Fort High honours its war heroes

“Lest we forget the men who died
Those who stood for peace and pride
Stop and think and you will see
They gave themselves so we’d be free.”
From “Generations” by Kathryn Barron

“It’s ironic that we are holding this service in the John R. Townshend Theatre,” Fort High teacher Mark Kowalchuk told students at last Thursday morning’s Remembrance Day service.
“John R. Townshend was a teacher here at Fort High. A principal, a husband, father, soldier, and ultimately a casualty of war,” he noted. “He led many brave young men from this school into war, and he gave his life.”
Two services were held for FFHS students and staff. And for both, the 430-seat Townshend Theatre was full.
“There are two lists on the stage here,” said Kowalchuk. “The names on the list are the students from this school who went to war.
“Coincidentally, the number of names on these lists is about the same as the number of seats in this theatre. Look around you. This is how many young men from our school went to war . . . many didn’t return,” he remarked.
On the lists, the names of those who didn’t return are denoted with a silver star.
During the services, Fort High students continued the tradition of honouring several of the names on the list. This year, short war biographies were presented of Carl Domanski, Don Kerr, Bruce Murray, James Cox, Roland Roy, Frank Keenahan, and Allan Tibbetts.
In his opening address to the students, teacher Andrew Hallikas got one main point across. “It is always the young who fight the wars,” he stressed.
“Sixty years ago, they were the same students as you,” he said. “The clothes were different, the hairstyles have changed, but they enjoyed the same things. The only difference is that their country went to war.
“Look around you. These are the same faces that fought the war,” he added.
The ceremonies also included two very solemn performances by Chris Denby’s vocal class, who sang “Pie Jesu” (Precious Jesus) and “Dona Nobis Pacem” (Give Us Peace).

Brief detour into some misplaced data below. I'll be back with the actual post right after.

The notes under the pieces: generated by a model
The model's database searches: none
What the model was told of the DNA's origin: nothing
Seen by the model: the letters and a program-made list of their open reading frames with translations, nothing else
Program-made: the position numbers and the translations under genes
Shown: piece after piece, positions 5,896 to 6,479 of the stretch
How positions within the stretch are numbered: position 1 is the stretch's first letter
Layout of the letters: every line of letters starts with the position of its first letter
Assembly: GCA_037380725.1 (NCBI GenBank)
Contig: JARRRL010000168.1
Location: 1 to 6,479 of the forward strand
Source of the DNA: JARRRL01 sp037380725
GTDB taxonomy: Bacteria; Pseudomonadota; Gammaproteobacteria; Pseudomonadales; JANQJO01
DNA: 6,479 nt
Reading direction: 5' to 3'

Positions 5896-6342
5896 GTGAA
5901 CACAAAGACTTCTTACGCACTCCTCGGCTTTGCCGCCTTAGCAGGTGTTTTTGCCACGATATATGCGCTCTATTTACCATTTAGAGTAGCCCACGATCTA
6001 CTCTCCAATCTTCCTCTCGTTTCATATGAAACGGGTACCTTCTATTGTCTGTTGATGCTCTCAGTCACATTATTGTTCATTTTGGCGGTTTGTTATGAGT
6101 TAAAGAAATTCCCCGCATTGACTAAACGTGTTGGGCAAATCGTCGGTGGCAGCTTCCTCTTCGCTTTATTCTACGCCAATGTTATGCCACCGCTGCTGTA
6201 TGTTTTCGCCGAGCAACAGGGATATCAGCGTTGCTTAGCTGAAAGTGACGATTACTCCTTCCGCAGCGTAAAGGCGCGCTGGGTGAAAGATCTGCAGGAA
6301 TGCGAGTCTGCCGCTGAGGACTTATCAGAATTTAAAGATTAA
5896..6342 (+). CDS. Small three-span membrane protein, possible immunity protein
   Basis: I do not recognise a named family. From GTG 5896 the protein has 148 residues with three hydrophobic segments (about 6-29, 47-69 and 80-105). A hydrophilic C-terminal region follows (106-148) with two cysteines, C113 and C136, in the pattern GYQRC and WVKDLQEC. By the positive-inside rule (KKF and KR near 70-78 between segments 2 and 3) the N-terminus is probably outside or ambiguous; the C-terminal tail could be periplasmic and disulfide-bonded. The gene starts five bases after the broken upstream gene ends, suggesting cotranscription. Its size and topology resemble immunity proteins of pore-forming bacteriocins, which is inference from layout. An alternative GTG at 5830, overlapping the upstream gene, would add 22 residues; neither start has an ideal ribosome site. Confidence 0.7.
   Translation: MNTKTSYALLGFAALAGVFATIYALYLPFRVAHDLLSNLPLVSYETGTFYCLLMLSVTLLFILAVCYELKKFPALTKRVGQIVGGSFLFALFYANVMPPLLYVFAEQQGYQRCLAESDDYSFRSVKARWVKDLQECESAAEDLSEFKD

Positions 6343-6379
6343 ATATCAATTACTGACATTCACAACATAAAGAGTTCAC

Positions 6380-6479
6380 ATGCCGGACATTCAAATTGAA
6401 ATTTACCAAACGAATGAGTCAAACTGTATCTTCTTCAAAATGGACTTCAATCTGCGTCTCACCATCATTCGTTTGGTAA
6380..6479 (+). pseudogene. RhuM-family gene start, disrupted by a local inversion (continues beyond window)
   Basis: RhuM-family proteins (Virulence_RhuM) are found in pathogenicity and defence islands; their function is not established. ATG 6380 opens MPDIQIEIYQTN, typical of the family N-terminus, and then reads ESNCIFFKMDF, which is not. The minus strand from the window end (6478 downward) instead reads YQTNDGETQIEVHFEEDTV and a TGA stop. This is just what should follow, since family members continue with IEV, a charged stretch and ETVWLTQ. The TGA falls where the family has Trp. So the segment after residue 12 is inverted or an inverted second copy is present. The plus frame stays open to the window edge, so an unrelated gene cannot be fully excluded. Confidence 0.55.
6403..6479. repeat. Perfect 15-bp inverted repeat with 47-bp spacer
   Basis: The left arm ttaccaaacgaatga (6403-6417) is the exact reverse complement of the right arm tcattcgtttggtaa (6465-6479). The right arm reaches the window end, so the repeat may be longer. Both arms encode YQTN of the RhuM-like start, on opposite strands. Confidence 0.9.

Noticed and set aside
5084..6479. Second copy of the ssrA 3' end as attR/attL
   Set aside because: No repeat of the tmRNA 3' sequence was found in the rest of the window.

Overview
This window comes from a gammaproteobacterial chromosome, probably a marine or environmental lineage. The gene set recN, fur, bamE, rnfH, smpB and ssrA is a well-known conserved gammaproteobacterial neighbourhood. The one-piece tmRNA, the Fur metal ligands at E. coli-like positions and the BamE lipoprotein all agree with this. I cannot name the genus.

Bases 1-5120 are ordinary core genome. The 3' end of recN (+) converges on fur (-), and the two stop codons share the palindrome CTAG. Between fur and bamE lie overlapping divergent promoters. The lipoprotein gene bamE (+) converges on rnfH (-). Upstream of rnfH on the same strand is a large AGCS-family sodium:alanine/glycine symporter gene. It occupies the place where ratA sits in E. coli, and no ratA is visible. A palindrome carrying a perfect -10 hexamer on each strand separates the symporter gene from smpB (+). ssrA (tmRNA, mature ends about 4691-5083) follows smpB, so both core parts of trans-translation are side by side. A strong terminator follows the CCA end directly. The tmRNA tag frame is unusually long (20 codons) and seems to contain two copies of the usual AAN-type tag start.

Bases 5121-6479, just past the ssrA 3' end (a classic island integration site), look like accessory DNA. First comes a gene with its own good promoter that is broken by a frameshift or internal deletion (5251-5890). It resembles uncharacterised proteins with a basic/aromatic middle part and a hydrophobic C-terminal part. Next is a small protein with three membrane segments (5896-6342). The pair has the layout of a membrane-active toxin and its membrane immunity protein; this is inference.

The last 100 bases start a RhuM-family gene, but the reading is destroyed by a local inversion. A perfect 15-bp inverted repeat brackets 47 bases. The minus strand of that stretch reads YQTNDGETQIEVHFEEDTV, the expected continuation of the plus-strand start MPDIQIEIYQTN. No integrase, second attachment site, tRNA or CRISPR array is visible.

During the students’ address, Jackie Reid, Melanie Halvorsen, and Aimee Pelletier tried to stress that even though it is hard to relate to the tragedies of war for many young people in the community today, it is important they try.
“If we don’t remember, who will keep the memories alive?” asked Pelletier.
“All we have to do to see what we have is look to other countries where people are forbidden the basic freedoms of religion and expression,” noted Halvorsen.
“We owe everything we have to those who fought for our country.”
They also pointed out Remembrance Day is not just about the two World Wars, adding we also have veterans from the Korean war, the Gulf War, and others. And even now, thousands of Canadian peacekeepers are stationed all over the world.
When Joanna Barron read the poem “Generations” by her older sister, Kathryn, the whole experience seemed to hit home for many students. The poem deals with the fact it is getting harder for young people to remember something that happened so many years before they were born.
As Hallikas said, many young people have no living relative who fought in the war.
“[But] to forget is to consign ourselves again to the entire terrible experience of war,” Hallikas warned. “Because of what they did, every generation has incurred a debt that can never be repaid.”